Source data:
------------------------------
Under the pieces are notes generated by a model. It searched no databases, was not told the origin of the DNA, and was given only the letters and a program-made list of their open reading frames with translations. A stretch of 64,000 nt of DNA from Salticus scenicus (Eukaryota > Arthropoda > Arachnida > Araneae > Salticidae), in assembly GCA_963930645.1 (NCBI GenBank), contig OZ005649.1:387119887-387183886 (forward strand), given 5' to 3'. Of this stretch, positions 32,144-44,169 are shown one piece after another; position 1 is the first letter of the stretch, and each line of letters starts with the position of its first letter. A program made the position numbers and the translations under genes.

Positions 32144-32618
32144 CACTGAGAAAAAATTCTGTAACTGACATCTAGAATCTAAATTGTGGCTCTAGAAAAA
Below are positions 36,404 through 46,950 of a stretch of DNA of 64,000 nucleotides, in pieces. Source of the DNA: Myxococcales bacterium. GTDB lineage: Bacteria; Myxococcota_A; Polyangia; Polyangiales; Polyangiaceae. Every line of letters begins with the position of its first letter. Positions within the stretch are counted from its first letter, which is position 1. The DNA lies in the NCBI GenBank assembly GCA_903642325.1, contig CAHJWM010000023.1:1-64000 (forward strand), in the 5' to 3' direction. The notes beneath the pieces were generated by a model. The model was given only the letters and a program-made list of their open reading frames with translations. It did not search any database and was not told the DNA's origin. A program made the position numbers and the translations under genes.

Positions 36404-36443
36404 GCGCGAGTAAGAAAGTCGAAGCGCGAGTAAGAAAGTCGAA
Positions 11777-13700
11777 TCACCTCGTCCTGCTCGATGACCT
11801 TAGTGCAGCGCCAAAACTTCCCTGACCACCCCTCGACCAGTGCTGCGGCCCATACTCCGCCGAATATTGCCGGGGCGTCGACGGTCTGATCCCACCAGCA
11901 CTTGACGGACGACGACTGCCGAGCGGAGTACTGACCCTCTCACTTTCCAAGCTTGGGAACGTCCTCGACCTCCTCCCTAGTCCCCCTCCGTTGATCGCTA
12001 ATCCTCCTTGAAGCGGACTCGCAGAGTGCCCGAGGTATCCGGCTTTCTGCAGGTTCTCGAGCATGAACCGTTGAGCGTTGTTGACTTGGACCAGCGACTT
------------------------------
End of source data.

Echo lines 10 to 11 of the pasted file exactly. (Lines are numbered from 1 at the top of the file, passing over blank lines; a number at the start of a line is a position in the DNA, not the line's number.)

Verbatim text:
11901 CTTGACGGACGACGACTGCCGAGCGGAGTACTGACCCTCTCACTTTCCAAGCTTGGGAACGTCCTCGACCTCCTCCCTAGTCCCCCTCCGTTGATCGCTA
12001 ATCCTCCTTGAAGCGGACTCGCAGAGTGCCCGAGGTATCCGGCTTTCTGCAGGTTCTCGAGCATGAACCGTTGAGCGTTGTTGACTTGGACCAGCGACTT